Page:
Average monthly electric bills for residential customers in the United States were 1.8% lower in 2019 than in 2018. They declined by more than two dollars from $117.65 per month in 2018 to $115.49 per month in 2019. Since 2009, nominal average U.S. monthly electric bills have fluctuated within a narrow band from $105/month (2009) to $118/month (2018) with an average annual growth rate of 1%.
The U.S. Energy Information Administration (EIA) calculates average monthly bills by dividing total annual U.S. residential revenues by the number of customer accounts and by 12 (the number of months in the year). Generally, declines in the residential average monthly bill have been driven by reductions in average consumption per customer rather than decreases in average price, as was the case in 2019. Although the average U.S. residential price rose from 12.87 cents per kilowatthour (kWh) in 2018 to 13.01 cents/kWh in 2019, declines in average monthly consumption per customer from 914 kWh in 2018 to 887 kWh produced an overall reduction in average bills.
The reduction in average consumption per residential customers could be, in part, a result of cooler summer weather in 2019 relative to 2018. Heating degree days (HDDs) were up by 0.6% in 2019 compared with 2018, which would tend to increase consumption. However, cooling degree days (CDDs) were down by 5.3% in 2019, which pushed consumption down and more than offset the modest increase in HDDs. In addition, longer-term trends in energy efficiency have tended to push down average consumption over time. These trends in energy efficiency include increased use of behind-the-meter generation, high-efficiency appliances, LED (light-emitting diode) lights, and smart energy-saving devices (such as software programs for home automation systems). Since 2009, average monthly consumption per customer has fallen by 2.3% (908 kWh in 2009 versus 877 kWh in 2019).
In 2019, at the state level, 12 states saw increases in their average monthly residential electricity bills. The highest percentage increase in 2019 was in Maine (4.7%). Although average consumption in Maine was down slightly, average bills increased even more because of upticks in residential rates as a result of increases in 2019 prices for standard offer supply service set by the Maine Public Utilities Commission. The second-highest increase in average bills was in Montana (2.4%). This increase was a result, in part, of slight increases in average consumption and interim rate increases approved by the Montana Public Service Commission in March 2019 (see docket 2018.02.012, final order 7604u, December 20, 2019). Six states experienced less than 2% increases in their average monthly residential electricity bills: Texas (1.9%), Wyoming (1.7%), Alaska (1.4%), Oregon (1.4%), Washington (1.2%), and Florida (1.2%). The remaining four states had less than a 1% increase in their average monthly residential electricity bills: Georgia (0.6%), Rhode Island (0.5%), South Carolina (0.4%), and Hawaii (0.05%).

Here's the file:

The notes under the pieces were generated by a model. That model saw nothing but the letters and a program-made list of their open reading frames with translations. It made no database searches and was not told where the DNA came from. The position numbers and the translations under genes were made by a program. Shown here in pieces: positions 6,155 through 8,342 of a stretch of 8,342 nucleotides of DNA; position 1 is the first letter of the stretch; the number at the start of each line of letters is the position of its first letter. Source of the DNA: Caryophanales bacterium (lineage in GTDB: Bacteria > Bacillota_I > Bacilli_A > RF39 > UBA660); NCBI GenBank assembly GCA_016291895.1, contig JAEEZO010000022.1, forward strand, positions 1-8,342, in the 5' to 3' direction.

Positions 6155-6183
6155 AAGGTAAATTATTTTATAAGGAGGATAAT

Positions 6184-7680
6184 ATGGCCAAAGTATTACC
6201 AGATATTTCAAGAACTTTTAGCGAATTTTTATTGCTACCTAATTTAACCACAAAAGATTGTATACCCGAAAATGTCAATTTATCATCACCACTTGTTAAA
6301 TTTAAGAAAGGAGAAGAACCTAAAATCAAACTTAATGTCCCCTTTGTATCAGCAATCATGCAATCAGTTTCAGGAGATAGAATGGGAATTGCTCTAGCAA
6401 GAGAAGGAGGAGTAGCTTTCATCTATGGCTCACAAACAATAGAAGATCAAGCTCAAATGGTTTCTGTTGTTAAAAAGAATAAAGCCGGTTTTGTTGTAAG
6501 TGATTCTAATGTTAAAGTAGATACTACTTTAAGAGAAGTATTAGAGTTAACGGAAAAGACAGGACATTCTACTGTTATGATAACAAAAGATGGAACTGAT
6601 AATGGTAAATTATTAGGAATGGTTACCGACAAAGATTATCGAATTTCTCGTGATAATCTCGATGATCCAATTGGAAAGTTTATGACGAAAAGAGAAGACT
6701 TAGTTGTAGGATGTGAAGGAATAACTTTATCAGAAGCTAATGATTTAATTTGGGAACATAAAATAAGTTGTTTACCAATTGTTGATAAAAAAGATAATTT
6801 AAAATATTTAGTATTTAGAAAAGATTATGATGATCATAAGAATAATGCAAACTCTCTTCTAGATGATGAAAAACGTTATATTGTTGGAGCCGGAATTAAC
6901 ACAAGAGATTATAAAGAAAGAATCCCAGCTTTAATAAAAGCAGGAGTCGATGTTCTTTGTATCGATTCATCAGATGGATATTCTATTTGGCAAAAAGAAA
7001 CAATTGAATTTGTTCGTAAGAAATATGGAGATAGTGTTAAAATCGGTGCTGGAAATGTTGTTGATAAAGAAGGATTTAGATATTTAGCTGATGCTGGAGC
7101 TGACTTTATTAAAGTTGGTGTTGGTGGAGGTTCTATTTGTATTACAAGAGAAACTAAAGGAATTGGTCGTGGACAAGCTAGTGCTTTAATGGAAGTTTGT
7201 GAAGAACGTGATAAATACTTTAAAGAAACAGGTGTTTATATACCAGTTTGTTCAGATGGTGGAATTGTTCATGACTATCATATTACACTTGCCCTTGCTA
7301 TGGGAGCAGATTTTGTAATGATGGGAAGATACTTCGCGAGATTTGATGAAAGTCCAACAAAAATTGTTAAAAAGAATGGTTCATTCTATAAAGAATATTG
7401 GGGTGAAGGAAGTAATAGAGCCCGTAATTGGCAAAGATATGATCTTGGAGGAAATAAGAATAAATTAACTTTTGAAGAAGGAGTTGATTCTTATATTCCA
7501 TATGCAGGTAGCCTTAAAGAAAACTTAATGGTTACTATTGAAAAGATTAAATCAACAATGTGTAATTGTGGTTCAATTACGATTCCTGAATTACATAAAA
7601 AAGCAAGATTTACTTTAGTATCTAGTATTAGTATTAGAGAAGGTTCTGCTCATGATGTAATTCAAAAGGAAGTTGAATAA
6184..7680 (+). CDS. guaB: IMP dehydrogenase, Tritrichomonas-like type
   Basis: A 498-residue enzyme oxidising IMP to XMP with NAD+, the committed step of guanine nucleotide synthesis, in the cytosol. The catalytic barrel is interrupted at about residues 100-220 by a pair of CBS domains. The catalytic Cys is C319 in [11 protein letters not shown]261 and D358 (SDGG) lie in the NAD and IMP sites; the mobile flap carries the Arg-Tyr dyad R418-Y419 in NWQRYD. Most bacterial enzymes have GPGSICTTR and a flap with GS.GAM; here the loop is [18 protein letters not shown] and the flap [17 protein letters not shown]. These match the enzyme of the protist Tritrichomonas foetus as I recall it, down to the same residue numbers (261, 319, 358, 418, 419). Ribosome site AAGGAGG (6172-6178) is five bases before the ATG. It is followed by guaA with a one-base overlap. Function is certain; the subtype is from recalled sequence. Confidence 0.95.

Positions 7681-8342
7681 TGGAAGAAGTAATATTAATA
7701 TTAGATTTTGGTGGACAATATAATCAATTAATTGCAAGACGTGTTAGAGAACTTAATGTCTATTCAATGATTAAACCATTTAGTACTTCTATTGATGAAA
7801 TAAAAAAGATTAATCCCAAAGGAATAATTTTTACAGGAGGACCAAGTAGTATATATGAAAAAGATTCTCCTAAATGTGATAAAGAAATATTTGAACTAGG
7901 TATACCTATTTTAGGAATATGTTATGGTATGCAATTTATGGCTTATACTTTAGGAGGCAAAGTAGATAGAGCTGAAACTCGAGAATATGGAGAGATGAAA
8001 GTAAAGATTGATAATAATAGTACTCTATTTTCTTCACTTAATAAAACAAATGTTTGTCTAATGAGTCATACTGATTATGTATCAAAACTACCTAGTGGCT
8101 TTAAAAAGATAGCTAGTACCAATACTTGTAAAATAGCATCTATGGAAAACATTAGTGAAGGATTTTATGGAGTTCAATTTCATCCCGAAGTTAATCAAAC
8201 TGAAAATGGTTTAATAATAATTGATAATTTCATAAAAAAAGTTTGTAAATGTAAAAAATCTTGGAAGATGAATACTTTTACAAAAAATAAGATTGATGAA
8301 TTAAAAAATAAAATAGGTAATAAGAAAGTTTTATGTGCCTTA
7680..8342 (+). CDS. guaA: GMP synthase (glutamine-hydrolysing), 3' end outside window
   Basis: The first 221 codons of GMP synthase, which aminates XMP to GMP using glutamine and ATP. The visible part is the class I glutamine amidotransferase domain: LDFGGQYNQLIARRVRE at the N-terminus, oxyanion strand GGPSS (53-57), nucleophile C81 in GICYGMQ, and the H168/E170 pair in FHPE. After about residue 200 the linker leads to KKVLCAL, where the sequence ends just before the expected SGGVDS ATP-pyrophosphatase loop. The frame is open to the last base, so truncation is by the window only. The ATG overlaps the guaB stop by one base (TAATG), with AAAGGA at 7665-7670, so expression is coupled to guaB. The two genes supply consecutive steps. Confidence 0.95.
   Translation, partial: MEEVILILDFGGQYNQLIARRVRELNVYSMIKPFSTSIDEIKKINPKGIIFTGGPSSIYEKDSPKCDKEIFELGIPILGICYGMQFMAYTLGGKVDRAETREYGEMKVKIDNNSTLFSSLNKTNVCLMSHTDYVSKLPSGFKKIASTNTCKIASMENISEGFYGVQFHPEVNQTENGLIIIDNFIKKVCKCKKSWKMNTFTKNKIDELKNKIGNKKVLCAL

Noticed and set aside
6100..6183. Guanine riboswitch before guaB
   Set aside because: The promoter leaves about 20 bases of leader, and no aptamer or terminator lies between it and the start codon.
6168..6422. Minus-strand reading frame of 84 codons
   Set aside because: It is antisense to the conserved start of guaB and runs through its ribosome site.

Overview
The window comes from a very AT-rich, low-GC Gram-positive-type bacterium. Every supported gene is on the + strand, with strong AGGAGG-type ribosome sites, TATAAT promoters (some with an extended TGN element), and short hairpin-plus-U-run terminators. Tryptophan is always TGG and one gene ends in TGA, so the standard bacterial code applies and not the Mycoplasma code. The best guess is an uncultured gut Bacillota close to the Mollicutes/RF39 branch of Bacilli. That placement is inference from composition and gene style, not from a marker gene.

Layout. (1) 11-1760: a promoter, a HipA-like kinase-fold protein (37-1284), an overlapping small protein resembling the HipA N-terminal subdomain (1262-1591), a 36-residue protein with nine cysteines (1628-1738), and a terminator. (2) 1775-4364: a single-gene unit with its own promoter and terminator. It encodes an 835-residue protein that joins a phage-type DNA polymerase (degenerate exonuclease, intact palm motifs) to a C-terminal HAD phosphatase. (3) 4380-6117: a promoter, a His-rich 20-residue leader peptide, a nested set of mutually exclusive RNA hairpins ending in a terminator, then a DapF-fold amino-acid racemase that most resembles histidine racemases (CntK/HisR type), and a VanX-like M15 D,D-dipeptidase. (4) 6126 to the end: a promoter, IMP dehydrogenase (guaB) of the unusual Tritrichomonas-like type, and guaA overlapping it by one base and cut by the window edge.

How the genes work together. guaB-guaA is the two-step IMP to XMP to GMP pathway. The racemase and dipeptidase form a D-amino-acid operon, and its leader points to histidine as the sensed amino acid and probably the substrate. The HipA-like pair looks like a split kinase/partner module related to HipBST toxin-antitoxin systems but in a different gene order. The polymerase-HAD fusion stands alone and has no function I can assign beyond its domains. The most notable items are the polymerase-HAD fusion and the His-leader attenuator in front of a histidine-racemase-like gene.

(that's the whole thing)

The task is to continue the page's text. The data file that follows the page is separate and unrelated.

In contrast, 38 states and the District of Columbia experienced a decrease in their average monthly residential electricity bills in 2019. The four states with the largest declines in average bills all had decreases in excess of 5%. Kansas had the largest percentage drop in its average monthly bill, down 9.2%, followed by New York (7.4%), Missouri (7.1%), and Ohio (5.8%). The remaining 34 states and the District of Columbia all had reductions that were less than 5%.
|Source: U.S. Energy Information Administration, Form EIA-861, Annual Electric Power Industry Report|
The top five states with the highest average residential electricity bills in 2019 also ranked at the top in 2018. Hawaii, at $168.21, once again had has the highest state average monthly bill in 2019. Hawaii’s bills are at the top of this list mainly because electricity rates are almost three times the national average in Hawaii because of the state’s reliance on higher-cost, oil-fired generation that depends on marine imports of petroleum. Connecticut, with the second-highest bill ($150.71), had fairly modest average consumption levels (689 kWh), but its higher-than-average rates (21.87 cents/kWh) pushed it to the second position. The higher electricity rates in Connecticut are typical of the Northeast region, where the six New England states and New York are all in the top 10 for highest residential electricity rates. Rates tend to be higher in this region because of constraints on natural gas pipeline capacity during peak demand periods, the region’s significant distance from natural gas basins and storage locations, and a generally higher cost-of-living in this region. The remaining states in the top five (Alabama [$150.45], South Carolina [$144.73], and Mississippi [$135.87]) are similar in that they share geography, have slightly lower-than-average rates, and have high consumption levels because of significant summer cooling demand.
|Source: U.S. Energy Information Administration, Form EIA-861, Annual Electric Power Industry Report|
The five states with the lowest monthly average residential electricity bills in 2019 were Utah ($75.63), New Mexico ($80.04), Colorado ($83.07), Illinois ($92.37), and Idaho ($93.83). All (except Idaho) have both lower-than-average consumption levels and lower-than-average electricity rates. Idaho, meanwhile, has lower-than-average rates that more than compensate for its slightly higher-than-average consumption levels as a result of its significantly lower-cost hydroelectric generation capacity.
In this section, we look at what electricity costs and how much is purchased. Charges for retail electric service are based primarily on rates approved by state regulators. However, a number of states have allowed retail marketers to compete to serve customers and these competitive retail suppliers offer electricity at a market-based price.
EIA does not directly collect retail electricity rates or prices. However, using data collected on retail sales revenues and volumes, we calculate average retail revenues per kWh as a proxy for retail rates and prices. Retail sales volumes are presented as a proxy for end-use electricity consumption.
Average revenue per kilowatthour figures decreased in twenty-one states and the District of Columbia in September compared to last year. The largest decline was found in Missouri, down by almost 6%. Twenty-eight states increased revenue per kilowatthour compared to last year, led by New Mexico (up over 13%). One state, Kentucky, had no change from last September.